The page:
Security, Religion, Corruption Take Center Stage In Iraq Election Campaign
Car bomb attack on candidate highlights ongoing instability
With the May 12 elections in Iraq quickly approaching, concerns are mounting over the security situation and how it might affect sectarian tensions and, as a corollary, the vote’s legitimacy and outcome. This fear was heightened last week as one person was killed and 11 others injured when a car bomb targeted Amar Hadaya Kahiya—who himself was wounded—a leading figure in the Turkmen Front party in the Iraqi province of Kirkuk.
This is the first time Iraqis will head to the polls since the government declared victory over the Islamic State, which ruled over large swaths of Iraq, including major cities, since 2014. ISIS still controls isolated pockets of territory, primarily in Sunni-dominated regions, and has continued to launch intermittent attacks against Baghdad’s troops. Experts contend that the ongoing ability of terrorists to perpetrate attacks—presumably with help or tacit approval of sympathetic local populations that, at the very least, have chosen to turn a blind eye—points to the continued existence in Iraq of the fundamental sectarian divisions, if not overt hatreds, that foster extremism and have left the country broken.
Further complicating matters are the many armed groups that can be mobilized by political factions or tribes. “The worry is that when there is a closely contested election between parties with militias you could potentially see clashes instead of political debates,” Nathaniel Rabkin, Managing Editor of Inside Iraqi Politics, explained to The Media Line. “There’s such a history of political violence and political assassinations that there is certainly an atmosphere of intimidation that exists in Iraq,” he elaborated. “Established parties are situated in heavily armed offices which means newer, independent candidates struggle to gain footing. This, of course, extends to voters.”
The current turmoil has, according to Dr. Nussaibah Younis, an Associate Fellow at the London-based Chatham House think-tank, created “widespread dissatisfaction with the ruling class and a distinct lack of enthusiasm among the population around these elections. There is a lot of cynicism about the political process,” she expounded to The Media Line, “as Iraqis are seeing many of the same faces and many of the same parties and these actors have demonstrated that they are incapable of providing what the people want. That is, to address the broad concerns of economic stagnation, job creation and corruption.”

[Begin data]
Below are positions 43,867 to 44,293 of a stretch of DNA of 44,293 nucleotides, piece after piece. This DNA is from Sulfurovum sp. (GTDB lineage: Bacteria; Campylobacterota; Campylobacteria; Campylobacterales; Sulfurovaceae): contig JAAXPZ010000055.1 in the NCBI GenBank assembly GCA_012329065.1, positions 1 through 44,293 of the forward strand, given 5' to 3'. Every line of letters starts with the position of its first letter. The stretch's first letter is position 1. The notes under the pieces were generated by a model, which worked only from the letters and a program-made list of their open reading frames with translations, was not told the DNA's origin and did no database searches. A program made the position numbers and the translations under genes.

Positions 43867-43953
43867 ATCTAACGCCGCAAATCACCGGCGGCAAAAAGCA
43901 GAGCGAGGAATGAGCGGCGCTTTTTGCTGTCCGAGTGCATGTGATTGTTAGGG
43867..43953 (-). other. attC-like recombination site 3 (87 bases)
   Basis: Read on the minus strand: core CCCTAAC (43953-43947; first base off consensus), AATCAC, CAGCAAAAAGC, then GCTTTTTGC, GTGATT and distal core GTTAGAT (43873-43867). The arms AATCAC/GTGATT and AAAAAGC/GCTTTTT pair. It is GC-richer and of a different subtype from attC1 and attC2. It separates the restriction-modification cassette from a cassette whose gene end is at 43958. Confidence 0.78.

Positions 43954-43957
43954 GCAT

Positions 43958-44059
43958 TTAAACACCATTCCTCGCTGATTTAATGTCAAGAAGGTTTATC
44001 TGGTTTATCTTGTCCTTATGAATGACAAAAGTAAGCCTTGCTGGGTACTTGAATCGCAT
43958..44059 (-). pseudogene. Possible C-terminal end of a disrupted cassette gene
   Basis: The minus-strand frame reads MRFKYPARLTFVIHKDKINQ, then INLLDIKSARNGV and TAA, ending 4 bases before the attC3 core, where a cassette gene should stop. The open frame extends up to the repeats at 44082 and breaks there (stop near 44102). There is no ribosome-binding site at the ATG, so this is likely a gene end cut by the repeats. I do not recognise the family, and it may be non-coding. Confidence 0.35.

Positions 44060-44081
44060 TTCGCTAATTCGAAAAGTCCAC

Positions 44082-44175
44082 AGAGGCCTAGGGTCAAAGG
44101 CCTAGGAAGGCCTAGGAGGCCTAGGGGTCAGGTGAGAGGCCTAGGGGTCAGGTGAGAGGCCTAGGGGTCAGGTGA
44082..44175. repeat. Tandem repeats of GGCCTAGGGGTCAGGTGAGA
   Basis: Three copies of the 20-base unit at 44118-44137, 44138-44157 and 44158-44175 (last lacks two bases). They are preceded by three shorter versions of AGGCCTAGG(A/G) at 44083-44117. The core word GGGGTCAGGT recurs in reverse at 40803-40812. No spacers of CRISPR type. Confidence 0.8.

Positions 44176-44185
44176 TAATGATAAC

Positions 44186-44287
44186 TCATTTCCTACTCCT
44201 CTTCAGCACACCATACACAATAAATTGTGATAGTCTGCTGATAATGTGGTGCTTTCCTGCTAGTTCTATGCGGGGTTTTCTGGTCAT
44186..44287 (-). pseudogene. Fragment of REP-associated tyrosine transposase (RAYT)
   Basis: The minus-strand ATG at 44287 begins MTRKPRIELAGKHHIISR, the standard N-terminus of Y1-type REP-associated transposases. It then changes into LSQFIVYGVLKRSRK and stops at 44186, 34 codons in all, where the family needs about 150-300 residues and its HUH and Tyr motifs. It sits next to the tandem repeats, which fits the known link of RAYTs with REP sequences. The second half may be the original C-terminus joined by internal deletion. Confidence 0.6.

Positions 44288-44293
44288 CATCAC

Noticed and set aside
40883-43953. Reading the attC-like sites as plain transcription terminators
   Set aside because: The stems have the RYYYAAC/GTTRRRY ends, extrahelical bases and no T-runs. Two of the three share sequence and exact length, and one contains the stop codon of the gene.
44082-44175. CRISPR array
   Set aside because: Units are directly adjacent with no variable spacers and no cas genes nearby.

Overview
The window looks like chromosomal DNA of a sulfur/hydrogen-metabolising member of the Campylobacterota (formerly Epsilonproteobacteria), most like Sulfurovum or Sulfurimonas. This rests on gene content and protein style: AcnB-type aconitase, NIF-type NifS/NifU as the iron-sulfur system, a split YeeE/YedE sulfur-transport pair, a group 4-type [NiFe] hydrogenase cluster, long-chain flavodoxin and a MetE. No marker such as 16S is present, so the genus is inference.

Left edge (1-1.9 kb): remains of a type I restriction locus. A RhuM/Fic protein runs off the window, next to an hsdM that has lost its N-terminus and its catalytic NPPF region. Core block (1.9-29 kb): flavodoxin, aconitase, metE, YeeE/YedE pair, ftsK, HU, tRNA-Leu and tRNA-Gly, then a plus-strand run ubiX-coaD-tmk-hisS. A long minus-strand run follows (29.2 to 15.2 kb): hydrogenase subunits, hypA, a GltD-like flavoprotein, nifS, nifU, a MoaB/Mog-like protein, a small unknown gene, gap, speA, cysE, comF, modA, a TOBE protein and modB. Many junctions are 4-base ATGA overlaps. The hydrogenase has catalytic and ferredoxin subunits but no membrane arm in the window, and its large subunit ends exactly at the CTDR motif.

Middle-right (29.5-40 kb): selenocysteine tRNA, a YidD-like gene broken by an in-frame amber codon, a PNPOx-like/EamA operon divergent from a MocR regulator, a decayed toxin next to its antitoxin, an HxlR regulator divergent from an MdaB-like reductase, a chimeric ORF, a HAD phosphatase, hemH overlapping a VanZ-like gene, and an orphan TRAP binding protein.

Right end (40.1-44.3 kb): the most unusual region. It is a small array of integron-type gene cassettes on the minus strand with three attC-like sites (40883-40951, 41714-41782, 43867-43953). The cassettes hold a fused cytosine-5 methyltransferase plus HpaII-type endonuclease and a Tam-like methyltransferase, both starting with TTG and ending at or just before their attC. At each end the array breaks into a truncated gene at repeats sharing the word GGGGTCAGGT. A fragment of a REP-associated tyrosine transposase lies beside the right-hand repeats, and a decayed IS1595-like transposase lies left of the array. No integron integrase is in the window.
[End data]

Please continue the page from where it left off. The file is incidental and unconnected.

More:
These issues are even more pronounced in the many regions of Iraq containing nearly three million people forced from their homes by the military campaign against ISIS. Overall, some 8.7 Iraqis are desperate for humanitarian assistance and, to date, the government has been unable to meet their needs.
Moreover, Dr. Younis explained, mass civil disorder is a breeding ground for electoral fraud. “Almost every Iraqi politician that I’ve communicated with is worried about this, particularly in areas with large groups of displaced people. Therefore,” she stressed, “while it’s unclear whether the elections will be free and fair, expectations are that they won’t be. All of the claims of fraud could lead to chaos afterwards, especially given predictions that the results will be so close.”
Forecasting the results of the Iraqi vote is incredibly difficult, given that more than 200 parties, fielding almost 7,000 candidates, are vying for positions in the 329-member Council of Representatives; which, in turn, chooses the president and prime minister. Furthermore, the ruling State of Law Coalition, which won the last elections with 92 seats, has been split into two separate tickets, with Prime Minister Haider al-Abadi heading an alliance called “Victory” and his predecessor, current Vice President Nouri al-Maliki, leading the State of Law list. Supporters of the Dawa Party, from which they both come, are free to back either bloc. Multiple other Shiite coalitions are also competing, in addition to equally complex parties and alliances formed by various Sunni, Kurdish and other minority sects.
Adding to the uncertainty is the growing influence of Iran, which plays a key role—perhaps even as kingmaker—in the intricate follow-up process of forming an Iraqi government. “The Iranians are very helpful, using threats, incentives or otherwise,” Dr. Younis concluded. “While they don’t control Iraqi politicians, they are good at persuading them. In the [anticipated] free-for-all, the Iranian effect, while hard to quantify, could well be a deciding factor.”
Like most everything in Iraq, the elections will be an arduous ordeal, full of political infighting, external manipulations and security threats. Nevertheless, with ISIS neutered but not extinguished, and with an estimated $88.2 billion needed to rebuild Iraq’s long-neglected infrastructure, the vote marks a crucial point along the path towards building a more prosperous future.
(Benji Flacks is a Student Intern in The Media Line’s Press and Policy Student Program)